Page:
To describe Sloan’s etchings as noisy is, if anything, an understatement. The prints clamour with contrasting tones and shades, lively crowds of people, and dynamic movement, and each one contains the suggestion of specific sounds that the viewer, reader, or perhaps listener, is encouraged to hear.
In Turning Out the Light we can almost hear the flick of the switch that casts the couple into darkness; in The Little Bride the cheers of the crowd rain over the newly-weds. In The Connoisseurs of Prints hushed tones reverberate, with the gentleman in the foreground tilting his ear presumably to hear his friend’s comment. Man Monkey is one of the loudest prints, with the physical vibrations of sound represented as both light and shade appear to emanate from the drum. The blinkered horse rears up, braying, alarmed by all the noise.
More subtly The Women’s Page insinuates the sounds of the street, with lines in the etching moving away from the open window to suggest a room flooded not just with light but with a wave of sound also. Where the playful child explores the sensory limits of the room with fingers outstretched and ear positioned towards the source of the noise, his mother, with her ear in shade, turns from the audio-visual phenomena of the street to her newspaper. In contrast to this moment of silent absorption, our readings of Sloan’s etchings are filled with noisy possibilities, if we only pay attention to how they sound.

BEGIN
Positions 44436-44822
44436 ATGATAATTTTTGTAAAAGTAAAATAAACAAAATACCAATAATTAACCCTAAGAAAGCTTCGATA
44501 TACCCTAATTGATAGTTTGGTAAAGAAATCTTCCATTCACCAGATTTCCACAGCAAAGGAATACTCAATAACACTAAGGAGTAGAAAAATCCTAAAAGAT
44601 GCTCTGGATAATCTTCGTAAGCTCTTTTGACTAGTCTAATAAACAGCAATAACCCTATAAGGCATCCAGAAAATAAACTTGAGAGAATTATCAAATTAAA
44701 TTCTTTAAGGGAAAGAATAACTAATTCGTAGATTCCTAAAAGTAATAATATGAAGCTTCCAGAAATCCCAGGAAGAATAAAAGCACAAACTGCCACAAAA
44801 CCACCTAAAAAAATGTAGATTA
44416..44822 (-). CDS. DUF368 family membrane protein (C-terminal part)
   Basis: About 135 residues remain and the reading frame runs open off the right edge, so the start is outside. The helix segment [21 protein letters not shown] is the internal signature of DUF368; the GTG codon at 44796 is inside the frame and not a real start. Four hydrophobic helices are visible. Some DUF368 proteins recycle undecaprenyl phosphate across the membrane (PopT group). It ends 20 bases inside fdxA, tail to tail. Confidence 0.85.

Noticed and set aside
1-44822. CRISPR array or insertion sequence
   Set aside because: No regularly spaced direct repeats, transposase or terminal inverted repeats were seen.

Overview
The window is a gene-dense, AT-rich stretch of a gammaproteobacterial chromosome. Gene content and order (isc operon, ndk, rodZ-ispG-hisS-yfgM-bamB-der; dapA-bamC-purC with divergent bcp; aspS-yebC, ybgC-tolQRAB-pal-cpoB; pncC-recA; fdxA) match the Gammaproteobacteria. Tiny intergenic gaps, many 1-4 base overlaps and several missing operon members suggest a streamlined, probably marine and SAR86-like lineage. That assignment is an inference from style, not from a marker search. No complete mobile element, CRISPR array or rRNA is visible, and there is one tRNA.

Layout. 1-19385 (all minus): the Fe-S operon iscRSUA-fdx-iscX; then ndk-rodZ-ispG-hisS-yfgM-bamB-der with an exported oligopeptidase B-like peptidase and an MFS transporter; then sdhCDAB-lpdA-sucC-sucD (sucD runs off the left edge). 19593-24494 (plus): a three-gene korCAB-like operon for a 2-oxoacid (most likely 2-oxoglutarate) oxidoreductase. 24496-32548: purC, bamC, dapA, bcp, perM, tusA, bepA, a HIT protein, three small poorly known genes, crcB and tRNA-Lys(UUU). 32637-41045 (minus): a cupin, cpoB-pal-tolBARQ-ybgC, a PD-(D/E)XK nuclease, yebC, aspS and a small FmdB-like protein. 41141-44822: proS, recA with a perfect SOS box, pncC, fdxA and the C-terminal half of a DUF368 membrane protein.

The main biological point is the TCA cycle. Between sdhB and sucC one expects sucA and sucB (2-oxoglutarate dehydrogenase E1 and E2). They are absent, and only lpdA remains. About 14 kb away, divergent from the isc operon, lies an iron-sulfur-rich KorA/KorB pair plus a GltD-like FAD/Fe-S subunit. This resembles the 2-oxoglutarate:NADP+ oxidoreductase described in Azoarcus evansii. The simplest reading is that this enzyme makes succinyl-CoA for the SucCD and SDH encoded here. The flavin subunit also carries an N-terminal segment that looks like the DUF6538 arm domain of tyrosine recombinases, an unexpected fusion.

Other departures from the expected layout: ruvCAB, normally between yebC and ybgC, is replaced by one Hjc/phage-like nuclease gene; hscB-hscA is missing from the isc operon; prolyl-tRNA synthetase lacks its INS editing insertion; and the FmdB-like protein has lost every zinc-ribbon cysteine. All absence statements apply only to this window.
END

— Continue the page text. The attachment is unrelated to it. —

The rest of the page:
Elden Morrow (MA English Literature and Culture)